RWW just published a short article on “Connected TVs,” and I thought I would share my thoughts.
I think the “idea” has great promise, but I am not sure baking this functionality directly into the TV hardware is the best approach.
I think I might prefer it included in a small dedicated device (essentially a computer with only a small OS, a browser, and something to integrate with your TV) or another popular electronic device (like a video-game system - more on this later!).
I do agree, however, with RWW’s assessment that people do not want to browse the Web on their TV - and that whatever is done, it needs to be closely integrated with what people most use their TVs to do. (Most people would prefer to browse the Web from their own personal laptop or desktop - instead of using the house TV set - where the screen may be shared among a bunch of people and/or be too far away to reliably see content.)
BUT, I do see an increasing number of people wanting to enjoy the growing amount of multimedia on the Web - from YouTube videos, to Netflix, to Hulu, to niche video sites - from a larger screen.
Like many, I am sure, my wife and I opted out of our cable service a few months back, deciding to instead just hook up our computer to our TV and watch our favorite programs online.
Having a TV (or other small dedicated device) that includes this functionality by default without involving S-Video cables, audio/video splitters, and/or a trip to Radio Shack would be great!
(*Especially considering the hassle of trying to change programming using a traditional laptop/desktop. Without a presentation-style mouse, it’s nearly impossible - and those cost almost $100 by themselves.)
The ideal would be something you could just point at the screen, e.g. to switch from the latest episode of 24 on Hulu to that Netflix movie you have been watching about the Golden Gate Bridge.
That is one reason I was really bummed when I found out that the Internet Service you can purchase for $5 for the Wii does not allow viewing of video content. (Their Safari-based browser lacks the necessary plugins, whether based on a lack of interest or a conscientious choice.)
This would have been an extremely nice feature to have with the Wii and would have boosted its usefulness considerably for me.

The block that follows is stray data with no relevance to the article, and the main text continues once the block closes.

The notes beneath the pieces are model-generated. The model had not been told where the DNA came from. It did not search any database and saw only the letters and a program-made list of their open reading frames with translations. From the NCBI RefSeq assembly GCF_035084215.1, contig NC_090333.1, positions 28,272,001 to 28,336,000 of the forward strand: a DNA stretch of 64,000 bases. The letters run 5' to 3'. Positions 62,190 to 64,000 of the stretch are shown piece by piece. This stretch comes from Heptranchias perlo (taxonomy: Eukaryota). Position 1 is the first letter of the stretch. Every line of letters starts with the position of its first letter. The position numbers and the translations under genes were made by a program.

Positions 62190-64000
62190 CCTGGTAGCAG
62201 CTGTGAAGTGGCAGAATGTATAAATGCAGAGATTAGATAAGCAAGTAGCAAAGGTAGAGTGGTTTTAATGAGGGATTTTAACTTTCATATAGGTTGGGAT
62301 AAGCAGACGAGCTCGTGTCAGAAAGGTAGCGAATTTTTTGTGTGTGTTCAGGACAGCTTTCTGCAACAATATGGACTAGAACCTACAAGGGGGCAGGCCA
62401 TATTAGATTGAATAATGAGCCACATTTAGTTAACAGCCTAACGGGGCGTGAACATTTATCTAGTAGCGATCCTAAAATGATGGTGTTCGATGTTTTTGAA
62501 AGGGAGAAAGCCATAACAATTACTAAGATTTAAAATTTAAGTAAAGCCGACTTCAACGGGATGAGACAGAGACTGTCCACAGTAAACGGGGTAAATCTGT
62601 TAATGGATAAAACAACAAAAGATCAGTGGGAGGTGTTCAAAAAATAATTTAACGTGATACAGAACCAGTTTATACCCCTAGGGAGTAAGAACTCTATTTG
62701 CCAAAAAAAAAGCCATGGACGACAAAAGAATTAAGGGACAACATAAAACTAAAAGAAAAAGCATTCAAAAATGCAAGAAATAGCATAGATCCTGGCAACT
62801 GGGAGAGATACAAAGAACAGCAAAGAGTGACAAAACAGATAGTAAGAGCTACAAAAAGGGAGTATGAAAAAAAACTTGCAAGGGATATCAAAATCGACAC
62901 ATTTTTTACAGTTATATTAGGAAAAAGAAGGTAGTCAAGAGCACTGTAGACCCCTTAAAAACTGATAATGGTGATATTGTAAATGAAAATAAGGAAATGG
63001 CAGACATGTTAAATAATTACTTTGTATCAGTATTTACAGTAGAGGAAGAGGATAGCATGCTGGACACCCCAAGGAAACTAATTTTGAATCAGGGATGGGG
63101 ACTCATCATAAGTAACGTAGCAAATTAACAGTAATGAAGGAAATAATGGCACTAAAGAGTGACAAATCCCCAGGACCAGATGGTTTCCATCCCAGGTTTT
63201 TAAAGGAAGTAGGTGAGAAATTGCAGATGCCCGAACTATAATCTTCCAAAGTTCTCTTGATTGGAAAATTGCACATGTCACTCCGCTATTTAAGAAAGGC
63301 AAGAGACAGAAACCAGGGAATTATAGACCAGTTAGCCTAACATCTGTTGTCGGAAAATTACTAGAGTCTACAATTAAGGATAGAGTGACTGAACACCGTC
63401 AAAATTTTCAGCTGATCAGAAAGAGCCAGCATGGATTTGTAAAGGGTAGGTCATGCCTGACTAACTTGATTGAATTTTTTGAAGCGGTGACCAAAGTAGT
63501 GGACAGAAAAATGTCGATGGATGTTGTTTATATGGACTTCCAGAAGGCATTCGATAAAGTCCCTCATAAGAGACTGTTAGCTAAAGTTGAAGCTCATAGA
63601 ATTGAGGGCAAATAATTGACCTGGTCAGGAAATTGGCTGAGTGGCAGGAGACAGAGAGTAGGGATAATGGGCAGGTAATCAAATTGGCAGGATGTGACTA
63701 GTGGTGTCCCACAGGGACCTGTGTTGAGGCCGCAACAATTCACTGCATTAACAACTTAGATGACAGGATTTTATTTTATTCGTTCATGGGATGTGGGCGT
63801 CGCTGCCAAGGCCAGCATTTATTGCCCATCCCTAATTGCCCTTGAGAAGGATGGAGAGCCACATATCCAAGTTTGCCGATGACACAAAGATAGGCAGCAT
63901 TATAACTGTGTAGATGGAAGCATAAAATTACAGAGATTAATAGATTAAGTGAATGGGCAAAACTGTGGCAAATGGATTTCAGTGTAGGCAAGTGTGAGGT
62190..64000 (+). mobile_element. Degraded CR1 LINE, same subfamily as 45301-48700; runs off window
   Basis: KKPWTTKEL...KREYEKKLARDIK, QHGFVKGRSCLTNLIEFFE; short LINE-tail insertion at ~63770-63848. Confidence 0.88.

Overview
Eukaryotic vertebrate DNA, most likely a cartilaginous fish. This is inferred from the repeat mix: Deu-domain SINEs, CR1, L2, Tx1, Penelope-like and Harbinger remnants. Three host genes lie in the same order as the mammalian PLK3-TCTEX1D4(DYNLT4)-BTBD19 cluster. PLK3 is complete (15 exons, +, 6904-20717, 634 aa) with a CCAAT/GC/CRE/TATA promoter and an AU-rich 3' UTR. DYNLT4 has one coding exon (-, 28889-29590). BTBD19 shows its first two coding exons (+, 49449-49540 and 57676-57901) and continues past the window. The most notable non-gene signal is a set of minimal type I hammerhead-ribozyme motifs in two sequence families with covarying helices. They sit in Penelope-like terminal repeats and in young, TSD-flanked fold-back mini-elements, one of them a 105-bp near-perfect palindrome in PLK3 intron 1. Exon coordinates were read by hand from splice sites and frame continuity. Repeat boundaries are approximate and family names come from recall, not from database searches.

Not only would this allow me to play Tennis on the Wii - then switch over to an episode of the Rockford files on Hulu - using just my Wii remote (That would have been cool!) . . . it would also hold the promise of opening up the WWW to a whole new group of people.
I know my 75 year old Mother-in-law has become comfortable with visiting the sites of her favorite Christian pastors online to watch videos of their sermons - at least since her son set her up with the proper bookmarks in her browser.
But, this sort of thing would be so much easier using a small software/hardware device and something similar to a Wii remote - or even a traditional remote that could be “pre-programmed” somehow with the content she enjoyed, e.g. news, weather, or video/audio offerred through various other venues.
My wife and I also use our TV to listen to music from sites like Pandora, using just a standard RCA to stereo cable, but this would be so much easier again using a dedicated device.
So . . . I guess we will see: If “Connected TVs” offer enough of the services people want (Hulu, Netflix, weather news) in a completely integrated package - I can definitely see them working.
But, I hope others also explore an inexpensive “add on” device (say $99) that worked seamlessly with my existing TV/cable/gaming set up - and still added the basic Web browsing features I wanted.
If this could work with standard TV set, rather than having to purchase HDTV or other high-end set, that would be even better.
I know personally that even with dropping prices I do not anticipate spending money on a LCD or Plasma Screen TV, given the amount of time we watch television.